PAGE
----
The Writer’s Tale – Atwood surveys publishing revolution


Report by Alex Klaushofer.

Last week Canadian author Margaret Atwood came to London to collect one of the highest awards Britain can give a writer. Becoming a Companion of The Royal Society of Literature, an honour bestowed on only ten writers at any one time, brought Atwood’s collection of awards to 99 – a recognition of a lifetime of writing which, so far, has resulted in over 50 works of fiction, poetry and essays.

Atwood was, of course, suitably enlightening on the usual writer’s subjects, such as how she started, her writing routine (or lack of ), and the current state of western society. But where she is especially interesting is in her role as insider-observer of more than half a century of publishing, at at time of enormous change.

In that same period, Atwood went from being a six-year-old who stitched together her own paper books in the Canadian backwoods to a world-famous seventy-something author with a passion for things digital. She has chosen to sign up to Twitter at a time when her fame could easily have freed her from all such digi-drudgery. She even devised, a few years ago, LongPen, a signature device that enables authors to sign fans’ books remotely.

In a piece for the Guardian earlier this year, she defended writing-sharing website Wattpad as a place where new writers can try their wings. Then, in what seems like a supreme act of authorial generosity, she collaborated with a younger, less established author in writing a Zombie series for the site. Launched in October, each author is contributing a chapter until the story concludes in January 2013.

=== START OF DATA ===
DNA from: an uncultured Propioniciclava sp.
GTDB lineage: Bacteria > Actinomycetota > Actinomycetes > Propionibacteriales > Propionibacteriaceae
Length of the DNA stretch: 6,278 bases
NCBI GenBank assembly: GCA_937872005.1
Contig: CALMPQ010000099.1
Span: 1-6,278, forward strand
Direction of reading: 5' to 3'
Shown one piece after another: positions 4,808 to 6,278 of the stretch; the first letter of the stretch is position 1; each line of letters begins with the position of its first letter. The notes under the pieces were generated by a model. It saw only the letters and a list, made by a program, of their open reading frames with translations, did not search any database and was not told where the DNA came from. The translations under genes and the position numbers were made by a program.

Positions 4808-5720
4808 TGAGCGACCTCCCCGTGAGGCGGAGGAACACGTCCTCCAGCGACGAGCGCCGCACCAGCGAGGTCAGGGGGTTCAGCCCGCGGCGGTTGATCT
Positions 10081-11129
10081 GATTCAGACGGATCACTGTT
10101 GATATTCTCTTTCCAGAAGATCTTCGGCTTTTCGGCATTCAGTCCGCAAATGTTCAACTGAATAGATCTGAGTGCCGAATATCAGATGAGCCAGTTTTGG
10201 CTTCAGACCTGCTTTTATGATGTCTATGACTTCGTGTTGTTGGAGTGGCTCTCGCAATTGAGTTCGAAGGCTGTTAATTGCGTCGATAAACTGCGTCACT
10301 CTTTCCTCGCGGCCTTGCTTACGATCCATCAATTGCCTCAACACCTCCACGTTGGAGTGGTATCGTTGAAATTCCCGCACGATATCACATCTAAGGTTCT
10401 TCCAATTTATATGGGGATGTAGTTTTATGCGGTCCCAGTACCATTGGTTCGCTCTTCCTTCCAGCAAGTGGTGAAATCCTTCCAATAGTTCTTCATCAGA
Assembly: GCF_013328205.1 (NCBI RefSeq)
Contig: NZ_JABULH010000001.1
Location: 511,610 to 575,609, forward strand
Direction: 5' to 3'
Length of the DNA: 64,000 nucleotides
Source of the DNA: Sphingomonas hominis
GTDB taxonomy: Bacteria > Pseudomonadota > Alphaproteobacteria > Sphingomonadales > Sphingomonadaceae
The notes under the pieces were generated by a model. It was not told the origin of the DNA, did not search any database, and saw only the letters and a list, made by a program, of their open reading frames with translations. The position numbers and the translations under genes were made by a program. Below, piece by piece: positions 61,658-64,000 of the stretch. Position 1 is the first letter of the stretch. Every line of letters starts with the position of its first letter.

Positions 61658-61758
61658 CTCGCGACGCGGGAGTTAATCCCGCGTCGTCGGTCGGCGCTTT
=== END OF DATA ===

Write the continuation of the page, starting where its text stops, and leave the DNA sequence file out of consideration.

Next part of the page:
Wattpad ‘can enable writing in other places where it doesn’t exist or are two expensive,’ she told her RSL audience adding that, along with other online platforms for writers, ‘Byliner fills the role that was filled by magazines in the 1960s and 1970s’.

Doubtless, her enthusiasm for innovations that can bring writers and readers together stems from her early experiences as a writer. Despite, or perhaps because of a rather isolated childhood in the woods surrounded by books, Atwood determined, at the age of sixteen, to embark on a professional writing career. She was in the wrong place at the wrong time – there was no national literature in 1960s Canada and few places for a writer to publish, on any terms. But over the decades Atwood made her way, writing a significant part of a national literature in the process.

Her own lived experience of the transformation of publishing has, it seems, allowed her to adopt a sanguine view of the digital revolution: ‘A tree falls in the forest. Other trees grow,’ she told us serenely, adding: ‘Is paper going to go away anytime soon? Actually not.’

At the same time, in other forums, Atwood has kept her acute eye on the vexed question of how writers are to earn a crust, asking: ‘Who’s going to pay for the cheese sandwiches?’

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